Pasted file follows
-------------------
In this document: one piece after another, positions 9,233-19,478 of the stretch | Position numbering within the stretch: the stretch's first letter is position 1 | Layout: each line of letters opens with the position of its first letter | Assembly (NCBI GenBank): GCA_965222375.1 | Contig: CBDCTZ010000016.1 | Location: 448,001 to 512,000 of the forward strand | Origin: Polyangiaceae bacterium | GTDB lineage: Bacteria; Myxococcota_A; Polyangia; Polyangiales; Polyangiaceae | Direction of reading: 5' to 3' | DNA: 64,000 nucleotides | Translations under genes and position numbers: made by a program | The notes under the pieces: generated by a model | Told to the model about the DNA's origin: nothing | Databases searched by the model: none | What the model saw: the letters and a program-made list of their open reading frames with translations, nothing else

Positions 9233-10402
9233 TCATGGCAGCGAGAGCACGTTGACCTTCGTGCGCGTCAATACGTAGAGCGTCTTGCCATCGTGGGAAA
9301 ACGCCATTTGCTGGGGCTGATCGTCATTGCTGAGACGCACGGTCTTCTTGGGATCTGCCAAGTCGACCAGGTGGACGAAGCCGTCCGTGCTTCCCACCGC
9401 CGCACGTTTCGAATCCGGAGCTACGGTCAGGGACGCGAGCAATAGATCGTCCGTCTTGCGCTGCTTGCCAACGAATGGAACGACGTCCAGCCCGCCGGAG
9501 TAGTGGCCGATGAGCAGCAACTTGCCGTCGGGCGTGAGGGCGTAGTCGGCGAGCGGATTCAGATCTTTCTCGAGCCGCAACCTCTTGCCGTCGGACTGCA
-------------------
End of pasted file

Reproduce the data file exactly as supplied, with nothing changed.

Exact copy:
In this document: one piece after another, positions 9,233-19,478 of the stretch | Position numbering within the stretch: the stretch's first letter is position 1 | Layout: each line of letters opens with the position of its first letter | Assembly (NCBI GenBank): GCA_965222375.1 | Contig: CBDCTZ010000016.1 | Location: 448,001 to 512,000 of the forward strand | Origin: Polyangiaceae bacterium | GTDB lineage: Bacteria; Myxococcota_A; Polyangia; Polyangiales; Polyangiaceae | Direction of reading: 5' to 3' | DNA: 64,000 nucleotides | Translations under genes and position numbers: made by a program | The notes under the pieces: generated by a model | Told to the model about the DNA's origin: nothing | Databases searched by the model: none | What the model saw: the letters and a program-made list of their open reading frames with translations, nothing else

Positions 9233-10402
9233 TCATGGCAGCGAGAGCACGTTGACCTTCGTGCGCGTCAATACGTAGAGCGTCTTGCCATCGTGGGAAA
9301 ACGCCATTTGCTGGGGCTGATCGTCATTGCTGAGACGCACGGTCTTCTTGGGATCTGCCAAGTCGACCAGGTGGACGAAGCCGTCCGTGCTTCCCACCGC
9401 CGCACGTTTCGAATCCGGAGCTACGGTCAGGGACGCGAGCAATAGATCGTCCGTCTTGCGCTGCTTGCCAACGAATGGAACGACGTCCAGCCCGCCGGAG
9501 TAGTGGCCGATGAGCAGCAACTTGCCGTCGGGCGTGAGGGCGTAGTCGGCGAGCGGATTCAGATCTTTCTCGAGCCGCAACCTCTTGCCGTCGGACTGCA